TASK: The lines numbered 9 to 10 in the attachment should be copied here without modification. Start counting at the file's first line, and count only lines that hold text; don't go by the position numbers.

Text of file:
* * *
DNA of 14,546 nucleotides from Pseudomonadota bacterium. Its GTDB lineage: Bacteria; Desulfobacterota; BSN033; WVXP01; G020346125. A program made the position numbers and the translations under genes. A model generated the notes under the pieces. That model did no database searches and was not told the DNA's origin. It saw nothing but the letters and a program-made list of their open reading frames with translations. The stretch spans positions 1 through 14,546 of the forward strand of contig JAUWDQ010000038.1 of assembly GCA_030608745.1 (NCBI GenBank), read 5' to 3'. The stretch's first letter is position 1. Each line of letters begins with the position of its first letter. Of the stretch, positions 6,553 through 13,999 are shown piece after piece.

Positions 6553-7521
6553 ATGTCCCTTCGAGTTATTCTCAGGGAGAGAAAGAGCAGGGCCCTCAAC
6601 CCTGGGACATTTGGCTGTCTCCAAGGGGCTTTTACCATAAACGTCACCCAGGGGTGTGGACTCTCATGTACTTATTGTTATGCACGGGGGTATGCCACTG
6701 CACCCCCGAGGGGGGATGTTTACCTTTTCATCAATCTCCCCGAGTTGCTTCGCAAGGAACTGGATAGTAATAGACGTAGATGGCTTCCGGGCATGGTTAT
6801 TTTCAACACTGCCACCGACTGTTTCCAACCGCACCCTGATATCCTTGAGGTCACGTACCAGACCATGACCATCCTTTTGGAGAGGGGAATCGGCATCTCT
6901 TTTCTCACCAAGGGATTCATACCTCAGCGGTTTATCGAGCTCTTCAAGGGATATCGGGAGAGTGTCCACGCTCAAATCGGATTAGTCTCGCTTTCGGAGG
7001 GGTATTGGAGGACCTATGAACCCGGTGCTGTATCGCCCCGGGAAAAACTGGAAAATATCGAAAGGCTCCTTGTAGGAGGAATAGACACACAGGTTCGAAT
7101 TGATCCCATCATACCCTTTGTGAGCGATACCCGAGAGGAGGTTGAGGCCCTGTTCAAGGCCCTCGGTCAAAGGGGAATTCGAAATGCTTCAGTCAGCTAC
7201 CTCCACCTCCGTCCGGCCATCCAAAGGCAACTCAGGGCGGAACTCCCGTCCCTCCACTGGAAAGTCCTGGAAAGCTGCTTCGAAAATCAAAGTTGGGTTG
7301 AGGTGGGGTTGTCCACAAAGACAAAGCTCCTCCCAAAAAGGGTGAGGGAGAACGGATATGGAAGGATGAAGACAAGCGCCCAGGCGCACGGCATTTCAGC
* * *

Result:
7101 TGATCCCATCATACCCTTTGTGAGCGATACCCGAGAGGAGGTTGAGGCCCTGTTCAAGGCCCTCGGTCAAAGGGGAATTCGAAATGCTTCAGTCAGCTAC
7201 CTCCACCTCCGTCCGGCCATCCAAAGGCAACTCAGGGCGGAACTCCCGTCCCTCCACTGGAAAGTCCTGGAAAGCTGCTTCGAAAATCAAAGTTGGGTTG